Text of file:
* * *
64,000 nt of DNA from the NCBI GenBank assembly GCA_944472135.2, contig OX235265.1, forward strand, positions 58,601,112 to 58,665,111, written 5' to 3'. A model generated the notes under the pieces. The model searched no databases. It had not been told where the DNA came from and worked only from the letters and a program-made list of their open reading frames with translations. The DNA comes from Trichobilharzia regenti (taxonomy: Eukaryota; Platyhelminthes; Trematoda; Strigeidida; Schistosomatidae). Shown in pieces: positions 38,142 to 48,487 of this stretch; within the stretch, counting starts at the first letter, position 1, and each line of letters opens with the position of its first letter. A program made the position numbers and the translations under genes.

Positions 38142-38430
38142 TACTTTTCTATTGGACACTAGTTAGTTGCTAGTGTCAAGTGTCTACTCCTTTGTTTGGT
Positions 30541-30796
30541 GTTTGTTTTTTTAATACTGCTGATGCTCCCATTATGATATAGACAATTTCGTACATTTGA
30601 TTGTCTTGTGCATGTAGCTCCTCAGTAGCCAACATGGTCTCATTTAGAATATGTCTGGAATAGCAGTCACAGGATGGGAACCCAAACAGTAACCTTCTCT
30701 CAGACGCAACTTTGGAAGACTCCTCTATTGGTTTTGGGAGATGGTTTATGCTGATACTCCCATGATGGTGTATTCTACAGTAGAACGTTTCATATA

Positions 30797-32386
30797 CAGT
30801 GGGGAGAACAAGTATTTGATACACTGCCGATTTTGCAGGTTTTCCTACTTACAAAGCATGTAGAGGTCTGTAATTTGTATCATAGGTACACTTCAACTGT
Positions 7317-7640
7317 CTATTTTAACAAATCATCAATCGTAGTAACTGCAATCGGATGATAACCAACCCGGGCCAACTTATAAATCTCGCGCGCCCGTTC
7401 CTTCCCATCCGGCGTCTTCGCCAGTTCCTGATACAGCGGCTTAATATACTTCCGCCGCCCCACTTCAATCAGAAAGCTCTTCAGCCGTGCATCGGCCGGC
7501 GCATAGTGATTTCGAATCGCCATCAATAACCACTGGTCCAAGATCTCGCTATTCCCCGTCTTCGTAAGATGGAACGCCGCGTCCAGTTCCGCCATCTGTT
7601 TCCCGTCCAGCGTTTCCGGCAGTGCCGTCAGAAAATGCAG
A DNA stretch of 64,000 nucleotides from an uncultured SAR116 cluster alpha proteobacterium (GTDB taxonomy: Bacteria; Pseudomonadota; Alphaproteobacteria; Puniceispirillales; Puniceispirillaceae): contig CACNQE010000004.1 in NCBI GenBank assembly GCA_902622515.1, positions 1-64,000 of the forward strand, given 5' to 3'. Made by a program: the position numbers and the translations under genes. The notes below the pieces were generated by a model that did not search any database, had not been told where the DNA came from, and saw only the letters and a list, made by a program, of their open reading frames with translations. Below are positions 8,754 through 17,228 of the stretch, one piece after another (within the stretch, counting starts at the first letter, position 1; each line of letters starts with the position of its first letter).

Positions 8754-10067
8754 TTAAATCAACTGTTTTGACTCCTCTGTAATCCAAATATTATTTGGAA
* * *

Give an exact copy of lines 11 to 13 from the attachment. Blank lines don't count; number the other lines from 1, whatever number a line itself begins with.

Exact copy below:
Positions 7317-7640
7317 CTATTTTAACAAATCATCAATCGTAGTAACTGCAATCGGATGATAACCAACCCGGGCCAACTTATAAATCTCGCGCGCCCGTTC
7401 CTTCCCATCCGGCGTCTTCGCCAGTTCCTGATACAGCGGCTTAATATACTTCCGCCGCCCCACTTCAATCAGAAAGCTCTTCAGCCGTGCATCGGCCGGC